This tale of murder delivers a stream of laughs and satisfying twists and turns, with a strong central pairing who entertain from start to finish.
Based on Agatha Christie’s 1962 novel, Rachel Wagstaff’s adaptation makes several amends to deepen the emotional resonance of the piece, while keeping the central mystery intact.
The most successful element in this production though is the pairing of Susie Blake as elderly amateur sleuth Miss Marple and Oliver Boot as Chief Inspector Craddock. The two enjoy some fantastic dialogue and deploy an utterly believable chemistry, with Craddock by turns frustrated and grateful at his “aunt’s” interference / help.
They are bought together by the murder of local do-gooder Heather Leigh (Jules Melvin) at a party thrown by recently-arrived Hollywood couple Marina Gregg (Sophie Ward) and Jason Rudd (Joe McFadden). Ward is wispily enigmatic as the film star with a complicated past, whereas McFadden – despite appearing on publicity posters – has only snatches of dialogue and acts little beyond an accent.
Veronica Roberts as dowager Dolly Bantry has much more fun, and is extremely entertaining to watch, as is perky home help Cherry Baker (played by Mara Allen).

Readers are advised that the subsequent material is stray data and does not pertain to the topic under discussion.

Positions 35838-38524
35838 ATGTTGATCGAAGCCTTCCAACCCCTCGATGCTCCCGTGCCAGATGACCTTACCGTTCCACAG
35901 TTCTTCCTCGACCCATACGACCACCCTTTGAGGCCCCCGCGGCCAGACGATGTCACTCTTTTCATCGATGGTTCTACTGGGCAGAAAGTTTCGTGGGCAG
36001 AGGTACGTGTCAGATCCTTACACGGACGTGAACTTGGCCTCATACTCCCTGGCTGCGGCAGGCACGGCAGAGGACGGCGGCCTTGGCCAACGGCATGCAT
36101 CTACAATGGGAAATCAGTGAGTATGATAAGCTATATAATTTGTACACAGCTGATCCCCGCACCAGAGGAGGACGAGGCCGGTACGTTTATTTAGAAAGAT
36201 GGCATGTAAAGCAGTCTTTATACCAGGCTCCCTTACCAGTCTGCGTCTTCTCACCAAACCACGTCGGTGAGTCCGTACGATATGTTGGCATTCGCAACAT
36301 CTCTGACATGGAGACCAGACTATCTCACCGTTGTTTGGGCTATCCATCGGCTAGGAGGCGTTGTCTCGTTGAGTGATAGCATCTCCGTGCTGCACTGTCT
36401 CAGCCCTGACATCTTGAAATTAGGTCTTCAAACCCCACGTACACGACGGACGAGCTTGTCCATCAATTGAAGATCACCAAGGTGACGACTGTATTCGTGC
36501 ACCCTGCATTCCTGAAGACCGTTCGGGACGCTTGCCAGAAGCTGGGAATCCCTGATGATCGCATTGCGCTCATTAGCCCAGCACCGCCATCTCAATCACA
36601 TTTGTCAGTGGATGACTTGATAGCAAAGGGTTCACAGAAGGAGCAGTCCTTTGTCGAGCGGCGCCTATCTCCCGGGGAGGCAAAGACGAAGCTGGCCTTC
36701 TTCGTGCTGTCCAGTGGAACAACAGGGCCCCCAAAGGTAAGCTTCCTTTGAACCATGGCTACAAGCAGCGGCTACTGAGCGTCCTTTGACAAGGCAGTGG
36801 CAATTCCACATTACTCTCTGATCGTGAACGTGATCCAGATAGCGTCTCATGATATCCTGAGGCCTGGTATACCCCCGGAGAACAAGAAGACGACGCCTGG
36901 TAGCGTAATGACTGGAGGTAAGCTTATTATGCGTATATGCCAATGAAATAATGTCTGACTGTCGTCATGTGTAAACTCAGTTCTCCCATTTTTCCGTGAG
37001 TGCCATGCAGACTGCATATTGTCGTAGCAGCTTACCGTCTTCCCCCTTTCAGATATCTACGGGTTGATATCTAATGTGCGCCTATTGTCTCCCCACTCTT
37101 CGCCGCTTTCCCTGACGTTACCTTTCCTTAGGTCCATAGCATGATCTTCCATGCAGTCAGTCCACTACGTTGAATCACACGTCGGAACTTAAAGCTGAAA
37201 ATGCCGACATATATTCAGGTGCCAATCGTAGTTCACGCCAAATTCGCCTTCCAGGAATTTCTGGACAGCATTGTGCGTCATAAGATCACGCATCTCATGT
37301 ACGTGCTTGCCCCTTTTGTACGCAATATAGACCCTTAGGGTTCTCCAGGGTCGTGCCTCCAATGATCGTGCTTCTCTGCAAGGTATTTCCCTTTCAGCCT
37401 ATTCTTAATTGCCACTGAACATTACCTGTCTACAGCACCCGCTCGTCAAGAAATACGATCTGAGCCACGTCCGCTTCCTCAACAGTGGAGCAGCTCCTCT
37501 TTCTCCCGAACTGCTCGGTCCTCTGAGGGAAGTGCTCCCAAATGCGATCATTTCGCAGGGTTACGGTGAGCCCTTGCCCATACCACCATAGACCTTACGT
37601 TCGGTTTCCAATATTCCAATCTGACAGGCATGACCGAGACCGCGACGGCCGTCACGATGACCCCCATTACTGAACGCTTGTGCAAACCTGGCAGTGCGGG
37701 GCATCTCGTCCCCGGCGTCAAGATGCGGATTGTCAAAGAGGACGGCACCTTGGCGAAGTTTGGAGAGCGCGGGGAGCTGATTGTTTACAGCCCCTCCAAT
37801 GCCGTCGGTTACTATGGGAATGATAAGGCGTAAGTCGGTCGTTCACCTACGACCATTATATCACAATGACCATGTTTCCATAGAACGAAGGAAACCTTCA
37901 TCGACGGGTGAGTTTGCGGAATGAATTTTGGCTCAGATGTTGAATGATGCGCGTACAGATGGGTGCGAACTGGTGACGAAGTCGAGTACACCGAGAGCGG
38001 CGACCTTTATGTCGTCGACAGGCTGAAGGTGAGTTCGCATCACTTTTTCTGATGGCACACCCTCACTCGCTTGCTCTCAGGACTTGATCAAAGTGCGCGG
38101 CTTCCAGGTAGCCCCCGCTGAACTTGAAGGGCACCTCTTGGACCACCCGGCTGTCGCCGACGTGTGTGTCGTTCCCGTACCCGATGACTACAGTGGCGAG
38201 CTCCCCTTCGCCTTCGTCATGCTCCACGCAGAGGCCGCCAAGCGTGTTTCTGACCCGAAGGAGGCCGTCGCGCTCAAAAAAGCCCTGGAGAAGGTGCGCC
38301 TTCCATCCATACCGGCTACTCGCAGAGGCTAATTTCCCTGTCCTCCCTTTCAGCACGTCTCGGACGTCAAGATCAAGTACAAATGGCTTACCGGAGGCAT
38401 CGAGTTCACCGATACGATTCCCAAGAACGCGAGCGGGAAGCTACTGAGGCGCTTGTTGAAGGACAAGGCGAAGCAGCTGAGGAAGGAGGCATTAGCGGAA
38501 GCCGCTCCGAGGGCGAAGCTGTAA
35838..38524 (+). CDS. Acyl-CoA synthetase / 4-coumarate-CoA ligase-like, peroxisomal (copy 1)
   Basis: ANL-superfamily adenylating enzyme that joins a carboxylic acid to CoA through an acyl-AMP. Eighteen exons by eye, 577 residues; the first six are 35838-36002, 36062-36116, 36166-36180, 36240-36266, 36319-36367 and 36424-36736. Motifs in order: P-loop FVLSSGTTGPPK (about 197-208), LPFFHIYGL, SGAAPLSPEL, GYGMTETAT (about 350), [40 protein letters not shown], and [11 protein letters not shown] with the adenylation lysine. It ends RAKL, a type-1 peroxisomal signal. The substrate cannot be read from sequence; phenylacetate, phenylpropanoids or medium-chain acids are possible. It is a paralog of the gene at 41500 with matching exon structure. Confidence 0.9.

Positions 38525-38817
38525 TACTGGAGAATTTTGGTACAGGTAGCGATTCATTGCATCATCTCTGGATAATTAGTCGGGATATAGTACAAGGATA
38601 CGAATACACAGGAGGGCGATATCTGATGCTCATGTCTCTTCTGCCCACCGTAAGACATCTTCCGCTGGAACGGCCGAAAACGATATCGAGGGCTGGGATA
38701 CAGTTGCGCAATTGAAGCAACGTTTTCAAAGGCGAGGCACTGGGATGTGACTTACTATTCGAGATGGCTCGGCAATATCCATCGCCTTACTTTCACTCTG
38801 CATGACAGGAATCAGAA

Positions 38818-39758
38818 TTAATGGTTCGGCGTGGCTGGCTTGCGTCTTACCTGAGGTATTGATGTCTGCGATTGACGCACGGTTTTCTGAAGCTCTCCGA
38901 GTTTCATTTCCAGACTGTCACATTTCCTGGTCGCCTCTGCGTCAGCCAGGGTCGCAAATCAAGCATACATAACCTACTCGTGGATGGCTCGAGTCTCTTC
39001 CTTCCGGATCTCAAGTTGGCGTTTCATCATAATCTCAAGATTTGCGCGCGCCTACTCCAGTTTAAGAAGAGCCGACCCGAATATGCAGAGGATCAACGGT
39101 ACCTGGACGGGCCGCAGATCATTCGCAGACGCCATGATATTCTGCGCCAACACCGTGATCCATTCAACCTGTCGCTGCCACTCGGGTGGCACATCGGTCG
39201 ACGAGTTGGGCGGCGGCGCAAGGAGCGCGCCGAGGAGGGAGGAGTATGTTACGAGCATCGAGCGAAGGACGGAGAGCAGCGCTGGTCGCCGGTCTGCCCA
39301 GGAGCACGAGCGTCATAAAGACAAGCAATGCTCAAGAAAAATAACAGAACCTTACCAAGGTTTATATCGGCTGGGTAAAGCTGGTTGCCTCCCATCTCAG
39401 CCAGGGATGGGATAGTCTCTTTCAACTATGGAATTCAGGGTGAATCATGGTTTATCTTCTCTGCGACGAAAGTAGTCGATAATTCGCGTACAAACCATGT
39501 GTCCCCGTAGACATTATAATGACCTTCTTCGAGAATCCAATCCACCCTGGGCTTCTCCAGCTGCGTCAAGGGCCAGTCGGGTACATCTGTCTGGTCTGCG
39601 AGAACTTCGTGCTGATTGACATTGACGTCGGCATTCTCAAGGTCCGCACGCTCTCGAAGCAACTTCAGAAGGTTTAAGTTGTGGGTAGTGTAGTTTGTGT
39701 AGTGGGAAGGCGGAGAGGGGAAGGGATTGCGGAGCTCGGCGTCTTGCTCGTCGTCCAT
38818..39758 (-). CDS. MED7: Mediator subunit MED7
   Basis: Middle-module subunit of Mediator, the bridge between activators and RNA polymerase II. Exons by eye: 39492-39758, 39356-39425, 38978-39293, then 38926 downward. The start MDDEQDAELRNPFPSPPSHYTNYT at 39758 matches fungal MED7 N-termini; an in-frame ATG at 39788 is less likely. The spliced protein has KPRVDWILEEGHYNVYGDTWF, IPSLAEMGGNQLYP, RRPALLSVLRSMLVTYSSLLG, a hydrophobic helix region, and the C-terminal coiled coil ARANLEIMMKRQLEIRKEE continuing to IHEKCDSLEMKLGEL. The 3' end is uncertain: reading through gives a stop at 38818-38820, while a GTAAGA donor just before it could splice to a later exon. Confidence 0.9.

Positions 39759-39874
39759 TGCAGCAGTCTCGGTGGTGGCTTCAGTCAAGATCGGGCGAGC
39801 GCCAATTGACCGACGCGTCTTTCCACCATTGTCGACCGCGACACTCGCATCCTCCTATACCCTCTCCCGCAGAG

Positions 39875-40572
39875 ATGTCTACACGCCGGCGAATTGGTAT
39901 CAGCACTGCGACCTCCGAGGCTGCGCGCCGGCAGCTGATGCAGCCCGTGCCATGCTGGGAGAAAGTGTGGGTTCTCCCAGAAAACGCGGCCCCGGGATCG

Adrian Linford’s set design features a central revolving corridor that forms a flexible enough backdrop to serve for a village cottage, a film set, and a country house, managing to be visually impressive but yet entirely unjarring.
Philip Franks direction maximises the impact of the play’s witty script, but also leaves room for moments of reflection and some emotionally charged moments. It romps along and is delightfully entertaining, building up enough affection from the audience to also tug at the heart strings.
It is delightfully handled by the principals with a talented ensemble supporting. There could be only one mystery remaining: why you haven’t got a ticket yet.